One of the best and most painless introductions to this Aristotelian language is Mortimer Adler's popular classic, Aristotle for Everybody: Difficult Thought Made Easy. Adler follows the divisions of learning found in Aristotle (theoretical, practical, and productive) and divides up his book into corresponding parts, beginning in reverse order with the most easily accessible and progressing to the more difficult: (1) making, (2) doing, (3) knowing. Adler is exceptionally gifted at simplifying difficult concepts, and makes use of extensive practical illustrations which bring Aristotle's concepts readily to life. He also appends an annotated bibliography guiding the reader where to find specific passages in Aristotle's writings catalogued by topic.
When it comes to Thomistic metaphysics, one of the best introductions is Peter Kreeft's annotated anthology of St. Thomas Aquinas's Summa Theologiae, entitled A Summa of the Summa: The Essential Philosophical Passages of st Thomas Aquinas Summa Theologica Edited and Explained for Beginners. Kreeft's footnotes are invaluable for the beginner in St. Thomas Aquinas's writings. Of course, there are numerous commentaries and synopses of St. Thomas's philosophy and theology available. Among the best are G. K. Chesterton's classic, Saint Thomas Aquinas: The Dumb Ox. The "Dumb Ox" is not intended as a slur on St. Thomas but refers to the biographical facts of St. Thomas's shyness and portliness as a student, when he acquired the sobriquet, or nickname. Chesterton's book is remarkably well written and insightful. Also good is Josef Pieper's Guide to Thomas Aquinas, as well as Etienne Gilson's more scholarly and excellent study, The Christian Philosophy of St. Thomas Aquinas.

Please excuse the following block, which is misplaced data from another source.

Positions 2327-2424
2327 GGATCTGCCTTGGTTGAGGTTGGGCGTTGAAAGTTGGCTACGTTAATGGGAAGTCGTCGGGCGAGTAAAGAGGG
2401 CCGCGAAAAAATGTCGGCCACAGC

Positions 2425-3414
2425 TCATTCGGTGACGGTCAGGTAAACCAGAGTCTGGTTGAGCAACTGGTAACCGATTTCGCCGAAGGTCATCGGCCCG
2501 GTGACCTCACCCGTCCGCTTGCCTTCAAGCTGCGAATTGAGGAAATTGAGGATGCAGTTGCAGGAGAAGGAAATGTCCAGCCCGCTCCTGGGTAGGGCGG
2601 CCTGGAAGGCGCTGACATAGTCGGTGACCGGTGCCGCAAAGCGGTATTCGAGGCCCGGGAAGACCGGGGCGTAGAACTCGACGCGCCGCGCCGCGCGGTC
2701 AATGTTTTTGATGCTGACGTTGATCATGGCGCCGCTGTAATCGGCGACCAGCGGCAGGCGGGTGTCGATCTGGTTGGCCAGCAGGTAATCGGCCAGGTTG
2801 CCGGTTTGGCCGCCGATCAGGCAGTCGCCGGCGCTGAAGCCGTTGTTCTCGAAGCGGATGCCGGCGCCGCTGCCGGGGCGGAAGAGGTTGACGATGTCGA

Anyone wishing to make their way thence into the deeper waters of metaphysics proper would do well to start with the clear and indispensably important introductions by Etienne Gilson, Being and Some Philosophers and The Unity of Philosophical Experience. The author is clearer than any other writers to be found in English, and will prevent the reader from chasing down blind alleys and undue confusion. Gilson also offers constant reference to the historical development of metaphysical ideas, which helps to furnish the rationale for the development of various concepts in their original context. Also excellent is the work of Gilson's pupil, Joseph Owen, An Elementary Christian Metaphysics, which is neither elementary nor "Christian" except in the sense that the metaphysical concepts are employed, among other things, in application to the Christian theology of God. Owens' detailed historical footnotes are invaluable for intermediate and advanced students. Those who would profit from a discussion by a philosopher equally acquainted with classic Aristotelian-Thomistic metaphysics and contemporary physics may enjoy reading Means to Message: A Treatise on Truth by Stanley L. Jaki, a Hungarian-born Catholic priest of the Benedictine Order who has doctorates in both philosophy and physics, the author of almost forty books on philosophy and science, and the recipient of the Lecomte du Nouy Prize for 1970 and of the Templeton Prize for 1987, and was invited to give the prestigous Gifford Lectures in Edinburgh in both 1975 and 1976, as well as the Fremantle Lectures at Oxford in 1977. His books may be purchased at a discount directly from the author at
Rev. Stanley L. JakiA full catalog of Dr. Jaki's books is available online at his homepage, and his books may also be purchased through his major distributor at Real View Books Shipping Office.
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